Favorite decades: 1910's, 1800's, 1870's
Favorite artists: Anthony van Dyck, Giovanni Boldini, Henry Fuseli, Thomas Lawrence
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A “Fashion Gossip” column describing cutting edge Philadelphia fashions, Winter 1885-86 US (Philadelphia), Strawbridge and Clothier’s Quarterly
The wedding dress described on this page is here.
Continued from here:
[The] handsome wedding-costume shown in the full-page illustration has a robe front of pleatings of old Mechlin lace. Over this front petticoat comes the full court-train of cream-white satin de Lyon, draped full and high on each hip, and falling in deep, heavy pleats in the back. A pleating of lace is placed around the bottom of the waist, and a plastron of the same, ornaments the front. Over the whole costume falls the veil of sheer Brussels net. The veil is gathered on the crown of the head with a small cluster of orange blossoms. The bridal bouquet is composed of nephetos-buds, intermingled with sprays of orange-blossoms, and adds to the general effect.
A popular floral decoration for weddings is a Japanese umbrella, made of white flowers, under which the bride and groom stand while receiving congratulations. A wish-bone is another novel fancy; this is usually suspended in the doorway between two parlors.
A neat style of making a plush or velvet jacket is shown at Figure No. 3. It is a model that will be found particularly becoming to slender figures. The material is seal-brown plush; and is cut double-pointed in front, and is embroidered, vest-fashion, in shaded gold braid. From the side-seams, simulating an outer short jacket, come two side revers. The sleeves are fulled high on the shoulders, and are finished with an embroidered cuff.
Braids are very much used for trimmings, and there are several beautiful new varieties. The Titan, is a mohair braid of neat design; and the Giant is a heavy braid that has the effect of pleating. Threads of tinsel and bright colors are run lavishly through many of the more dressy braids. Wool laces are very high in popularity, and they are very rich and durable trimmings. The Angora wool-laces, trim some of the richest street costumes. The net or piece Angora lace is used frequently as the entire front drapery. It comes in all the desirable shades of drab, brown, gray, wine and blue. In some of the new laces the designs are carried out in velvet and chenille, and from beneath the petals of the flowers hang pendants of cut beads. A very effective order of lace has small rhinestones worked into the pattern, together with gold floss.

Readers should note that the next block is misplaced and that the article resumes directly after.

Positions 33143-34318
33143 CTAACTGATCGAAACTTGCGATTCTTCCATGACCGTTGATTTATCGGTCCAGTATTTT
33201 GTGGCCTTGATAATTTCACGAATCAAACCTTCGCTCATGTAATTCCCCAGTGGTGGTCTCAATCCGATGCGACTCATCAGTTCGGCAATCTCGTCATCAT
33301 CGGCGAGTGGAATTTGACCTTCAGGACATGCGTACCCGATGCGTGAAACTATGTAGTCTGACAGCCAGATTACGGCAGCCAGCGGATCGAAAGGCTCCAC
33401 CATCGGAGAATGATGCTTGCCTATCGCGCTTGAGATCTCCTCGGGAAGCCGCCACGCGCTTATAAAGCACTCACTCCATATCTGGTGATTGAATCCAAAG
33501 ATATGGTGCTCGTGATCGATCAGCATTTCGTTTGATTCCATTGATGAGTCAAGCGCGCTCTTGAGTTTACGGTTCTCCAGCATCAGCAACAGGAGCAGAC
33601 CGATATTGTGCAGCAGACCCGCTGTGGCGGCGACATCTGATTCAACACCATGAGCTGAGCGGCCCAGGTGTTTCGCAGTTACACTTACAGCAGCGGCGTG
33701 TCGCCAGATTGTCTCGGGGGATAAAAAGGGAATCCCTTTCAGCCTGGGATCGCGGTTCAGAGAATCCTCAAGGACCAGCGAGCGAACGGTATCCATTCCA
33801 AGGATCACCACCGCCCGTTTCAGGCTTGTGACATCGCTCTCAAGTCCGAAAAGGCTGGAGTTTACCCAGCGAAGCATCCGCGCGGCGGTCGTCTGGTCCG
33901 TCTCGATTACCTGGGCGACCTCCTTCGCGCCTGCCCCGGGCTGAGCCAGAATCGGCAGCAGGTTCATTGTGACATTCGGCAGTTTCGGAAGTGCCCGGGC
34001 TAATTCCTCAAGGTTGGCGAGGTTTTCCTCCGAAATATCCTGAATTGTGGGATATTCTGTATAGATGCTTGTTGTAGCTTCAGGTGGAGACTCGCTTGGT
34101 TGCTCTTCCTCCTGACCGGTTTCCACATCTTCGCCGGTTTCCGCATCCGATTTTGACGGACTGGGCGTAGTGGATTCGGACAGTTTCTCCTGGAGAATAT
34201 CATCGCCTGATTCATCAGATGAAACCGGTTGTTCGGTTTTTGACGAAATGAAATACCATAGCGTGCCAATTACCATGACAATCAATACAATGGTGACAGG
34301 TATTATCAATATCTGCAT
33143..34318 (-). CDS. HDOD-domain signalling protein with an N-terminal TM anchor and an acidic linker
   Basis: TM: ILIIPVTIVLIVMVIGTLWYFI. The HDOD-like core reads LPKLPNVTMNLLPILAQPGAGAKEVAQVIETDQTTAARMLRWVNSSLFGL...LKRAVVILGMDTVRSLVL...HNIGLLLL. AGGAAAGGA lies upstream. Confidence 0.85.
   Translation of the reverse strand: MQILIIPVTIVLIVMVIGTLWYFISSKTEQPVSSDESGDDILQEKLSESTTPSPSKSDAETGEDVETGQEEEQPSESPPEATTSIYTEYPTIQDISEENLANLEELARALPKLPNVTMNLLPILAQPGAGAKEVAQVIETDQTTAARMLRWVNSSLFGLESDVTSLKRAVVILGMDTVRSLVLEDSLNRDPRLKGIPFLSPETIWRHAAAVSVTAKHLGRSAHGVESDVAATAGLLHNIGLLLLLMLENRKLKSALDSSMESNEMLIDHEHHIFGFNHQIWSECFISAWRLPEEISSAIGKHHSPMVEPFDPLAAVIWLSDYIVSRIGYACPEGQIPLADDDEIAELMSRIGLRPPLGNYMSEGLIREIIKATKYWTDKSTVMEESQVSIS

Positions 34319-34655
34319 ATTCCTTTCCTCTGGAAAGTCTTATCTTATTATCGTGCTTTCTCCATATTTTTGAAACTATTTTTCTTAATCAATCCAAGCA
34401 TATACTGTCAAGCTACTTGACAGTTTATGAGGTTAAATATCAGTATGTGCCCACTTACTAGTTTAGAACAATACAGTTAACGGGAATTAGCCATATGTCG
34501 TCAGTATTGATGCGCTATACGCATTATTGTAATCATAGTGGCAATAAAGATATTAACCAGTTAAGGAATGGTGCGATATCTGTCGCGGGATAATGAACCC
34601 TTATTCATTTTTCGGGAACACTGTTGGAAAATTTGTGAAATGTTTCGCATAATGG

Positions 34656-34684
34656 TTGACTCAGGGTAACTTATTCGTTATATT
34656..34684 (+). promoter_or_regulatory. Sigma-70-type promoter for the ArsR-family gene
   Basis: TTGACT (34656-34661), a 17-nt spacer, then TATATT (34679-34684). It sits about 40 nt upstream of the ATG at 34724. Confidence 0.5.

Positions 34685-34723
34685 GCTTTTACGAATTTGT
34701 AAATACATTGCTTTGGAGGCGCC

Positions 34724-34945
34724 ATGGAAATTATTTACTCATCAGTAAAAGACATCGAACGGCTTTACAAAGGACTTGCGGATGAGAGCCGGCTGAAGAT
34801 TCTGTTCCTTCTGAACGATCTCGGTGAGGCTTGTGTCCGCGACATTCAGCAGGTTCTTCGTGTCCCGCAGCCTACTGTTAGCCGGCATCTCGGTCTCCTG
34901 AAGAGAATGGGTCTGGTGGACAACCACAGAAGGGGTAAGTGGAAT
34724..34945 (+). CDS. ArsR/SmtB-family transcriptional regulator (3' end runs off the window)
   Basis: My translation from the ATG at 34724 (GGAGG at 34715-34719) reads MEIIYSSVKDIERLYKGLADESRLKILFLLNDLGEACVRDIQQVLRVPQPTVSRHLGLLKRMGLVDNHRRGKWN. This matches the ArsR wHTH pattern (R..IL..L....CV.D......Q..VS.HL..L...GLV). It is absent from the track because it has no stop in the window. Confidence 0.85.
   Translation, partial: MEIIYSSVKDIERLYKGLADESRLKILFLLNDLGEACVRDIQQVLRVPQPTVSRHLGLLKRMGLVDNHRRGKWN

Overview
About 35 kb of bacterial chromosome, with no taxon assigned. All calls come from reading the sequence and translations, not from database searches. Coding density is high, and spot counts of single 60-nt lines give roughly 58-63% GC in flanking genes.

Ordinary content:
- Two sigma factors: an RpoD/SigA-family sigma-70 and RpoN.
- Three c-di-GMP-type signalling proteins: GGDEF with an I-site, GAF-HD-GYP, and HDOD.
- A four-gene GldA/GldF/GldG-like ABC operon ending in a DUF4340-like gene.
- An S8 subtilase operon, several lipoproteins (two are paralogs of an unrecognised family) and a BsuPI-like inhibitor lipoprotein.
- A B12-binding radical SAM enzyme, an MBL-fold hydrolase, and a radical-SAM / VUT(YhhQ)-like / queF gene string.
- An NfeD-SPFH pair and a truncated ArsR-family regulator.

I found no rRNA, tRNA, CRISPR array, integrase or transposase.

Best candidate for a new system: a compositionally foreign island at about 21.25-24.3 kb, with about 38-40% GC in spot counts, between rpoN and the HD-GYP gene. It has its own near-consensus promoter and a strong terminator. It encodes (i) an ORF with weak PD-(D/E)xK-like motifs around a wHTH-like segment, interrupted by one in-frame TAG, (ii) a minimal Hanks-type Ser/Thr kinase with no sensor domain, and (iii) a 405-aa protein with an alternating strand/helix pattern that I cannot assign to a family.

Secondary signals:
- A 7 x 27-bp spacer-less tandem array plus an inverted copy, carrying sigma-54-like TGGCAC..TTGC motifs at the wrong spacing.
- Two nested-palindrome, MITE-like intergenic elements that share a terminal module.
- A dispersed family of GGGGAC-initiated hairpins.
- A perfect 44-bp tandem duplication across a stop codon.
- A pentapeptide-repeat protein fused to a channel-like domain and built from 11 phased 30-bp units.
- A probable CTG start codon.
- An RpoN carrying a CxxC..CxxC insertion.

The pretty little Normandie cap and peasants’ waist, shown at Figure No. 4, are appropriate for a young girl’s fancy costume. The waist is made of pale-blue cashmere; is trimmed with bias bands of cardinal velvet: and opens over a chemisette of fine white organdie, gathered full at the throat. There are organdie puffs on each shoulder, slashed with cardinal velvet. The coquettish cap is made also of blue cashmere, worked in sprays of shaded brown and cardinal leaves. There is a tinsel border.
Contrary to rule, the street dresses for children this winter are winning the approbation of the philosopher; who, with astonishing amiability, heralds the return of a fashion that puts children into clothes that are at once comfortable and healthy. True it is, the newest costumes for children are very happy combinations of the picturesque and the practical. The Gretchen and the various Greenaway cuts are the styles most in favor.
To the left in the illustration given at Figure No. 5, is shown the Nitouche mantle; a very graceful street-wrap. The deep front panels are formed of a jetted fabric very closely woven. The remainder of…(continued in the next post)
"Greenaway cuts" refers to styles inspired by the children’s book illustrations of Kate Greenaway, whose storybook kids wore clothing inspired by the 1790’s and 1800’s. Parents were drawn to these nostalgic images of a supposedly more innocent time, and dressed their kids in imitation with mob caps, high waisted pinafores and straw bonnets for girls and skeleton suits and smock-frocks for boys. Being the arts and crafts-inspired company that it was at the time, Liberty of London’s line of children’s clothing featured "Greenaway cuts".
I’m not sure what “the Gretchen” refers to.